No nuisance taxes in 2024 budget — Food and Beverage Association to govt
THE Food and Beverage Association of Ghana (FABAG) has appealed to the government to make the 2024 budget business friendly by doing away with what they described as nuisance taxes in the tax structure.
Speaking at a press conference in Accra last Monday, the Executive Chairman of the association, John Awuni, was convinced that such an initiative would enable the private sector, the engine of growth, to thrive and perform sustainably.
The call comes at a time when the business community has raised serious concerns about the number of taxes imposed on goods and services produced in the country.
At the ports, importers have also complained about the numerous charges and levies which makes their goods expensive, particularly raw materials for production.
Analysts have held the view that much as the government was in dire need of revenue, it was wrong to, a they put it, impose taxes indiscriminately because of its negative impact on th economy as a whole.
To them, there is the need for the government to work to widen the tax net and not increase it because such an action only goes to burden the same people already in the tax net.
In the last couple of years, the government has not been able to access funding because the doors to the international capital markets have been closed because of the country’s debt level which has reached unsustainable levels.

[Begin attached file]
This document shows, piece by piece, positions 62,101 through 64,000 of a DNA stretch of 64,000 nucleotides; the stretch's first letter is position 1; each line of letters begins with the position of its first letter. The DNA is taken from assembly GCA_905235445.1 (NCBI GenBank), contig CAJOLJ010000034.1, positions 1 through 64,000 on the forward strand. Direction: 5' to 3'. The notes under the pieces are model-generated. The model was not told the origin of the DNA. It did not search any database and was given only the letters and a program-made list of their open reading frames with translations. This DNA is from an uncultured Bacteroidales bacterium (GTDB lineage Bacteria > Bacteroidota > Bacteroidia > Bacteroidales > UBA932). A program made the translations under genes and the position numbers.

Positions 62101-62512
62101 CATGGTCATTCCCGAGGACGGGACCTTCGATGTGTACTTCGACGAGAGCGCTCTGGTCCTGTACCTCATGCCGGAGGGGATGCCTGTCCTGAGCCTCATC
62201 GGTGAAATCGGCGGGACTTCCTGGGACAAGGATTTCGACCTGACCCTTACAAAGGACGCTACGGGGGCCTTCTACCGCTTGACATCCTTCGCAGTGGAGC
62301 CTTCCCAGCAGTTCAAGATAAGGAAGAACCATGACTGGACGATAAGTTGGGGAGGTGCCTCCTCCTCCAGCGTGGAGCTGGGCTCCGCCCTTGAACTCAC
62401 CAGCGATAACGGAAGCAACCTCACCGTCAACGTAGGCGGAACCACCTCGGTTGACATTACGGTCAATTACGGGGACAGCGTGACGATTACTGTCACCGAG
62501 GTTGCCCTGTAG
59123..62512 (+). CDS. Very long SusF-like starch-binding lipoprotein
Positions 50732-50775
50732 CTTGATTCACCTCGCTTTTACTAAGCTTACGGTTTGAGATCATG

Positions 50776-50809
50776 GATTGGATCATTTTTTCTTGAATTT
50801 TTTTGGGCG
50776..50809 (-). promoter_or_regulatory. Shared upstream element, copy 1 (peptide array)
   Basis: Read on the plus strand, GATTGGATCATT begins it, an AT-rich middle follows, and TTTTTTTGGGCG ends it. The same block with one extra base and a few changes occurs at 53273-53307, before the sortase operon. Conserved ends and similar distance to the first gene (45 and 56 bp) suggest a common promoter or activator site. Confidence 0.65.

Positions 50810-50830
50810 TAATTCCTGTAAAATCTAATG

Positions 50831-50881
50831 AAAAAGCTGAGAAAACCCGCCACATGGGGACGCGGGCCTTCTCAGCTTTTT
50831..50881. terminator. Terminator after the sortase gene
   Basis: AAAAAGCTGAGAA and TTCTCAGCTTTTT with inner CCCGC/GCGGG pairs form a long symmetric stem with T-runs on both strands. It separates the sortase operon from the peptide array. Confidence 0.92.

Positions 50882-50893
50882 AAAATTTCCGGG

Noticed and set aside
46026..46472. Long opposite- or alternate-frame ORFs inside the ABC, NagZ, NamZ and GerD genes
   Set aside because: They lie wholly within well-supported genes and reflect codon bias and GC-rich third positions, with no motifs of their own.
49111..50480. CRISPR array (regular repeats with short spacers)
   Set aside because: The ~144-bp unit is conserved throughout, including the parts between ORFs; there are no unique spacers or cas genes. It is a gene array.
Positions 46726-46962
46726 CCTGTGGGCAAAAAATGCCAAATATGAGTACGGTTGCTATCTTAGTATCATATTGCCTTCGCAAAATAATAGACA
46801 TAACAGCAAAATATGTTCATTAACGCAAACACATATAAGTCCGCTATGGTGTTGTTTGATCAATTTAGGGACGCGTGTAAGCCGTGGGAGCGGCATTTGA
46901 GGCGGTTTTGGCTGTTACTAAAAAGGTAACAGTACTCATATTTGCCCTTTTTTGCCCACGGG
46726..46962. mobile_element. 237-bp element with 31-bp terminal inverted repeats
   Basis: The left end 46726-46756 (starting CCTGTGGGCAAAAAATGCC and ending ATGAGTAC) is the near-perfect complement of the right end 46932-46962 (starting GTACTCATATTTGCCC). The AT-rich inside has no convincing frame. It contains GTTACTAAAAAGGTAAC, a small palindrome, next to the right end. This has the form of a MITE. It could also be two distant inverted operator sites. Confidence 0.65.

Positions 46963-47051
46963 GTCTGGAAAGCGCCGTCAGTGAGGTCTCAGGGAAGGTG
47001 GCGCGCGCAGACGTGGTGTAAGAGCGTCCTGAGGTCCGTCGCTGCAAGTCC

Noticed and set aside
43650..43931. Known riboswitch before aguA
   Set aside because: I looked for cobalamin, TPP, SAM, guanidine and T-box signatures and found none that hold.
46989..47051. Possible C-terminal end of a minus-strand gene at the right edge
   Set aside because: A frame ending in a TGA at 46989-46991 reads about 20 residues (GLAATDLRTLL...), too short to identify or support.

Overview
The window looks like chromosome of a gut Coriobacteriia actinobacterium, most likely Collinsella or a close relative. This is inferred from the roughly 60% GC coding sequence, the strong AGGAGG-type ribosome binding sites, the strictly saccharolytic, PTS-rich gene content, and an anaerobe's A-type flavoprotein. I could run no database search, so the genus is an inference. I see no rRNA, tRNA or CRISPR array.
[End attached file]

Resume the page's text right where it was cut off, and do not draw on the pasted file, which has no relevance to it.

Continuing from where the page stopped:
Mr Awuni said reducing the current level of indirect taxes and levies in the budget could spur the desired economic growth in the long run.
“Several international studies have established that tax cuts have positive effects on growth, although some papers note that the strength of this effect depends on which taxes are cut, for whom and when,” he added.
In light of that, he advocated the cancellation of some taxes in the 2024 fiscal year including the COVID-19 Levy, Network tax, special levy, taxes on juices and certain foods among other things.
He also said considering the low level of incomes in the country, the government could trigger higher demand for goods and services in the private sector if taxes were reviewed downwards.
“Increased demand for goods will obviously lead to higher sales volume and higher production levels in industry and consequently more revenue for the government. The basic economic principle of the higher the price, the lower the demand cannot be ignored in the case of Ghana,” he explained.
The Executive Chairman of FABAG indicated that there was a direct link between sales volumes and business growth and profitability, on one hand, and the amount of taxes the government mobilised for development, on the other.
He explained that reviewing taxes appropriately would give businesses the benefits of economies of scale production and allow them to create more jobs which would translate into more revenue.
“The Nigeria market is peculiarly attractive in the sub region because of the tremendous high sales volumes the market offers to businesses. China is doing much better due to the benefits of mass scale production the private sector is enjoying,” he said.
Mr Awuni further asserted that revising and cancellation of some taxes would also stifle the smuggling of goods such as rice, sugar and general fast moving consumer goods which was becoming attractive due to the over taxation of the formal sector.
He also said it would enable them to invest into research and development for business expansion.
“Ghana has tried the option of higher taxes for decades and yet our economy keeps failing, it is time to try the option of tax net expansion, with lower taxes and scrapping unfriendly levies and duties, and business friendly taxes in the 2024 fiscal year,” he stressed.